This article argues that the Brazilian President’s lawmaking powers, especially related to budget-making, crucially modify the incentives for more or less cooperative behavior among House members vis-à-vis their respective party representations in Congress, comparing the two democratic periods in Brazil: 1946-64 and post-1988. During the former period, given the President’s reduced agenda powers, Congress had greater freedom to define its approach to the President’s policy program without running the risk of retaliation in the form of lost patronage and budget resources. During the post-1988 period, since budget-making initiative is concentrated in the hands of the Executive Branch, the President’s bargaining power has expanded, requiring Congress to organize in more disciplined parties in order to more efficiently pressure the Administration to comply with agreements for mutual support. The study’s empirical section begins by identifying the pattern of coalitions that allowed for the developmentalist project in the 1950s as contrasted with the partisan coalition pattern that approved the constitutional reforms during the Cardoso Administration. The second section analyzes the parties’ policies towards the composition of crucial standing committees, demonstrating the impact of party loyalty on obtaining seats in the Committee on the Constitution and the Judiciary and the Committee on Finances and Taxation. The impact of party loyalty was significant in the former period and non-significant in the latter.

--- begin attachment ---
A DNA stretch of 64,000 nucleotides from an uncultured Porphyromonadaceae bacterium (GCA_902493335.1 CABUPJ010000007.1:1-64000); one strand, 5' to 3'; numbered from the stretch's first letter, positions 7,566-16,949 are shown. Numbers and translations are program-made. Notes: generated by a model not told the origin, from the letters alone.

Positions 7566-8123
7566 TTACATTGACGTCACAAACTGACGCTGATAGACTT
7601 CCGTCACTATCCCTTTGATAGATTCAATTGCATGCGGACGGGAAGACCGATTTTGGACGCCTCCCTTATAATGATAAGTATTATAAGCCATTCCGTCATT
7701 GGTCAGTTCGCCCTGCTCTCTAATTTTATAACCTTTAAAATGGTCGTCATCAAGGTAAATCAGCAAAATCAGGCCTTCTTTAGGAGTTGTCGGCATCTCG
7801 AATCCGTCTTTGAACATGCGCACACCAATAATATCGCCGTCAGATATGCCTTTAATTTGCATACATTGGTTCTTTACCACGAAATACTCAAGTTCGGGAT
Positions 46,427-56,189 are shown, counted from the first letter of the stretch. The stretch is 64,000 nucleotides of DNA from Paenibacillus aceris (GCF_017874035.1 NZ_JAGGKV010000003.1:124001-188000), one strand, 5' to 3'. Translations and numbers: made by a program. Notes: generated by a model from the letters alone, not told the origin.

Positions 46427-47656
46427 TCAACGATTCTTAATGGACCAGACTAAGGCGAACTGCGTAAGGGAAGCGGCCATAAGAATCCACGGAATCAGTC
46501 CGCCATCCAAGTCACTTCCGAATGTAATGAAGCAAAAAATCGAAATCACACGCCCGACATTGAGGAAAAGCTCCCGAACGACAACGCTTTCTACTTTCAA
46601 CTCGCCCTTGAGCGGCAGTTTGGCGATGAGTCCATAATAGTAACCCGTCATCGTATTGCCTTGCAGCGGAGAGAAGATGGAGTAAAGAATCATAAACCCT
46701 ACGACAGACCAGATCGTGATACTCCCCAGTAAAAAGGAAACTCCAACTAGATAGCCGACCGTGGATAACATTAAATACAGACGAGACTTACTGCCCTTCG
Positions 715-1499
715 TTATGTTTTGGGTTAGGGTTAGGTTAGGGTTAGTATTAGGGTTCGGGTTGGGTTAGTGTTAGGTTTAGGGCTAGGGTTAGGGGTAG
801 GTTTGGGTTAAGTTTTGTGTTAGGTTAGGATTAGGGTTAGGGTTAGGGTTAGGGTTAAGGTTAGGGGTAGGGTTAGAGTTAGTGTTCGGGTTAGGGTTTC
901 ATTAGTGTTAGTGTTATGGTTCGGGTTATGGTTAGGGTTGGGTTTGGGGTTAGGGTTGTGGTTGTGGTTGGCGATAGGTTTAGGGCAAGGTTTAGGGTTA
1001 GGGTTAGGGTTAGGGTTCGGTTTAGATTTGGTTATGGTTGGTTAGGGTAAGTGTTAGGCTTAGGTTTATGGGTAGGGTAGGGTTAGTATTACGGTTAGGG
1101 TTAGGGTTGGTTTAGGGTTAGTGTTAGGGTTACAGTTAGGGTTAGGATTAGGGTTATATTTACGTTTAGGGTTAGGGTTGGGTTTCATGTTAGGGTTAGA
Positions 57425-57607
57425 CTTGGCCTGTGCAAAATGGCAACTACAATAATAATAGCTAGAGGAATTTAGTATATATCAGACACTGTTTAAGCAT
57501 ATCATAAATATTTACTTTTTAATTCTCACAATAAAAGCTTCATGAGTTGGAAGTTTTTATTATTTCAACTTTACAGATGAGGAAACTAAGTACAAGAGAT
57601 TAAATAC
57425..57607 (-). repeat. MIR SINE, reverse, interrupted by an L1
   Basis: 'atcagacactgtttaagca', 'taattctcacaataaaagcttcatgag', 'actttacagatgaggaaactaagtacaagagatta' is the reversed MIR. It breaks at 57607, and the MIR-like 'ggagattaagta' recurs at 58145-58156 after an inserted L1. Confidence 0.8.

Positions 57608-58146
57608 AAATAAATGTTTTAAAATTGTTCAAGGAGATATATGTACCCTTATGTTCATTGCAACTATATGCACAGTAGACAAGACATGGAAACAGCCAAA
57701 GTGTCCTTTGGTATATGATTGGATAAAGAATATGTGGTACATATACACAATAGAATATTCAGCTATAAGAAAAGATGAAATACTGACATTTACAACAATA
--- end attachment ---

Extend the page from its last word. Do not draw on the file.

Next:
parties; committees; presidentialism coalition